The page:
My coworker, Clarice, frantically motioned me into her office as I walked towards the copier. She barely looked up from her computer as her hand rapidly waved me towards her desk.
“Isn’t this Italian antique walnut burl carved armoire beautiful?” she asked.
“What?” I asked in response. I wasn’t even sure she was speaking English.
She turned the computer towards me, pointed to the photo, and waited for me to be awed.
“Oh.” I said. “Where I’m from that’s just a wardrobe.”
“You have one of these?” she asked with a slight smirk.
“No, but I have a cedar wardrobe that was my maternal great-grandmother’s.” I answered.
“Oh, of course. My uncle owns an antique shop in Baltimore.” she said as she turned the computer back towards herself.
“I like old stuff.” I said as I left her office to continue to the copier.
I do like old stuff and I have plenty. The stuff isn’t just old, each piece once belonged to someone in my family. Various things from both sides, passed down, and down again, until fortunately they landed with me. The old stuff I have isn’t that valuable in terms of dollars, but whether furniture, rug, picture, or simple trinket, each has a story that was told to me when I received the item. When I look at each of these things I imagine the person who first owned them, touched them, where in their own house they might have kept them, and if they could have ever thought that so many years later a relative would look at them daily and be grateful to have them.
The armoire that Clarice showed me in the photo was a pretty piece of furniture but it meant nothing to me. I would rather have my great-grandmother’s cedar wardrobe than all the armoires in Italy, but I don’t know antiques. I only know my old stuff.
When I invited coworkers to come over one evening after work Clarice was the first to say yes. She was quick to tell me she couldn’t wait to see my antique armoire.
“It’s a cedar wardrobe.” I reminded her.
“Of course.” she said.
Everyone arrived that day after work and we chatted about families, the weekend, and office gossip. Clarice walked instantly to the cedar wardrobe to inspect it. As she stood beside the huge piece of furniture she looked down beneath her feet.
“This is an American antique hooked rug from the 1930’s I would guess.” she said as she stepped aside to give it a closer look. “Is it from a specialty shop?”
“No, it’s from Mama’s hallway.” I said as I laughed. “One day I commented that I liked it so she picked it up and gave it to me.”
“Of course.” Clarice said as she noticed a small piece of furniture in the corner. “What an absolutely beautiful vintage telephone table!” she said. “Did you find that at an auction?”
“No, my paternal grandmother gave it to me. It was in the upstairs hall of her farmhouse for decades.” I said. “She really did keep her phone and phone book on it.”
“Of course.” Clarice said as she stepped across the room to ask about a bowl and pitcher she noticed on a washstand. “This bowl and pitcher might be ironstone, I think. Did it come from a dealer?”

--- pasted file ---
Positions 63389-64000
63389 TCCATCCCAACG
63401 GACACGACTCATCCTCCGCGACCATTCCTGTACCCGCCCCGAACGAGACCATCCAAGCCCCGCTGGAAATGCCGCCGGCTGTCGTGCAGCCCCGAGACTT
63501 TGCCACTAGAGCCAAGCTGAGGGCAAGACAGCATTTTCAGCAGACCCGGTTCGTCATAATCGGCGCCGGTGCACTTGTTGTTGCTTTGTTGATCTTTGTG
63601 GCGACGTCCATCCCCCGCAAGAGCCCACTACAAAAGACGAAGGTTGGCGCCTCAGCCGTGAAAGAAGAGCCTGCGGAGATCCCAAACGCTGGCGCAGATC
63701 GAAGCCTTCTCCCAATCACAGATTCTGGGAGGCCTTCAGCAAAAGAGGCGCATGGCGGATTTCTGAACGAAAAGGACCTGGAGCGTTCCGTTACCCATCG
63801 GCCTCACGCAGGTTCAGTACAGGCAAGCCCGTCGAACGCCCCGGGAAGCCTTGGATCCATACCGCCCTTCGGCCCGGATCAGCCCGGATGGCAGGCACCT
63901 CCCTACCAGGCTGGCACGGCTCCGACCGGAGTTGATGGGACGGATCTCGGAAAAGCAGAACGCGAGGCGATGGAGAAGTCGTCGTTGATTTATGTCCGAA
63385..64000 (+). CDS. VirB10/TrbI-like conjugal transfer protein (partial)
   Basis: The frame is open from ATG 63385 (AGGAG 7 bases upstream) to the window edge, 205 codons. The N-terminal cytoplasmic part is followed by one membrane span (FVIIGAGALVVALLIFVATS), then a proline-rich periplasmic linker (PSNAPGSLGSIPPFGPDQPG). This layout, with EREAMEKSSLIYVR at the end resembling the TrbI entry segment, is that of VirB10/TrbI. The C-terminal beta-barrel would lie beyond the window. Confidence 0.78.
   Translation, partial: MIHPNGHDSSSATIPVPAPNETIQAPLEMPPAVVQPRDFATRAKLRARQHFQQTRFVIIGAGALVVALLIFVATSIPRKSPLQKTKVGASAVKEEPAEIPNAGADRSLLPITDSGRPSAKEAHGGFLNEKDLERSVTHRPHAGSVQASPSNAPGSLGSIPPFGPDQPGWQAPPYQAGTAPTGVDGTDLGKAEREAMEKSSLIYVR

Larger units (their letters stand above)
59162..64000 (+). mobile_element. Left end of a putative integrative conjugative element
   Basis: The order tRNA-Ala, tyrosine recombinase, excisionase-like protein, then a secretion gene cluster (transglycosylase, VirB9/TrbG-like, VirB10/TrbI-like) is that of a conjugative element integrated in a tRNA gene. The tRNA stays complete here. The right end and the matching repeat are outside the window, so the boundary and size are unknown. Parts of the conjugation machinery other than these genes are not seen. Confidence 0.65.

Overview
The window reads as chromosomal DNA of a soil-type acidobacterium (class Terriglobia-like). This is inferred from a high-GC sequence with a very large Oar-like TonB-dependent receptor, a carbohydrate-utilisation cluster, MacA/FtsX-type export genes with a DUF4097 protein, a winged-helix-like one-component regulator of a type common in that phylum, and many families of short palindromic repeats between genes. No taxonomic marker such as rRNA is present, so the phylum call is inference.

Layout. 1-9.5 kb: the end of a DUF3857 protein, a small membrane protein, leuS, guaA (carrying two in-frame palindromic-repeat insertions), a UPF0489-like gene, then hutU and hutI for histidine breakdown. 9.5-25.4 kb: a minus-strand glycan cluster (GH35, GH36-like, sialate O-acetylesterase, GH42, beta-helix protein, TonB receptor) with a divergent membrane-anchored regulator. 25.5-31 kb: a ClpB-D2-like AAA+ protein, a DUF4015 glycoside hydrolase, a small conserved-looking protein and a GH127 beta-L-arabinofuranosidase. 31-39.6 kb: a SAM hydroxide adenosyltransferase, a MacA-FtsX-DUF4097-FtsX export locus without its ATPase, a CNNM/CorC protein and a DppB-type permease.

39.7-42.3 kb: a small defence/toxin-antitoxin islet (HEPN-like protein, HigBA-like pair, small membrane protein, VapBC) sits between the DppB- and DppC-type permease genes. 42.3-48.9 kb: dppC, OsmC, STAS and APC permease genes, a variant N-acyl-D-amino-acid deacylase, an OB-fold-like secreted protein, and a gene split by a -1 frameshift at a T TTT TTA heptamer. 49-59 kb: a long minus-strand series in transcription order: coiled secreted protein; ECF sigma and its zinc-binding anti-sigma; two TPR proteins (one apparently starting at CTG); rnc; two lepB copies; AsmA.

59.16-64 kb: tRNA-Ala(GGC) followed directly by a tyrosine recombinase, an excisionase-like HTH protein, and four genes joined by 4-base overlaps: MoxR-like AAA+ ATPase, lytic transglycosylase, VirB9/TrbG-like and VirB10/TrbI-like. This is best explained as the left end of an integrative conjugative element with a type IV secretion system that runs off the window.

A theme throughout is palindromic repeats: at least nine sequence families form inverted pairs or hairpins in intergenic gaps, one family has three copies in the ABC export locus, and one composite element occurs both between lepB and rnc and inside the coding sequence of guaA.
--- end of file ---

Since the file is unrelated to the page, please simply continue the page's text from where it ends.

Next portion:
“No, it came from my maternal grandmother.” I answered. “It was on her dining room table every time I ever visited her. She gave it to Mama, who gave it to me.”
This process repeated for the next few minutes, then several times throughout the evening as one thing or another caught Clarice’s eye. She flitted from room to room asking about everything from the cedar wardrobe to my grandmother’s old handheld pruners that I keep on a shelf simply because I like to look at them and remember. Her every comment ended by asking if a particular item came from a shop, auction, estate sale, or dealer. My every response ended by answering that it came from a grandparent, great-grandparent, uncle, or aunt. I followed with the story I knew for each item that she pointed out.
As this process wore on, it became clear that Clarice realized the difference I meant between antiques and my old stuff. She began to be more interested in the story behind each piece than she was in the piece itself.
Clarice’s husband came with her that evening. He told her he liked the cedar wardrobe and had also noticed a large enamel pitcher I had in the kitchen. He asked, “I don’t suppose you bought this either?” as he pointed towards the pitcher.
“No, that hung under the steps of the two-story porch on my grandmother’s farmhouse. She gave it to me one day for helping her pull corn.” I said.
“Does everything have a story?” he asked with a grin.
“Of course.” I answered.
The evening came to an end and coworkers and I had a great time laughing and talking about many other things besides the old stuff I had sitting around everywhere. As they left, Clarice’s husband stopped her at the door. “Maybe we should check out a few antique stores tomorrow. I’d like to look for a cedar wardrobe and maybe a ceramic pitcher or two like the one in Stuart’s kitchen.” he said. “One can never have too many antiques.” Clarice looked at her husband, then glanced around my living room one more time.
“We have enough antiques.” Clarice said. “I wish we had old stuff.”
Stuart M. Perkins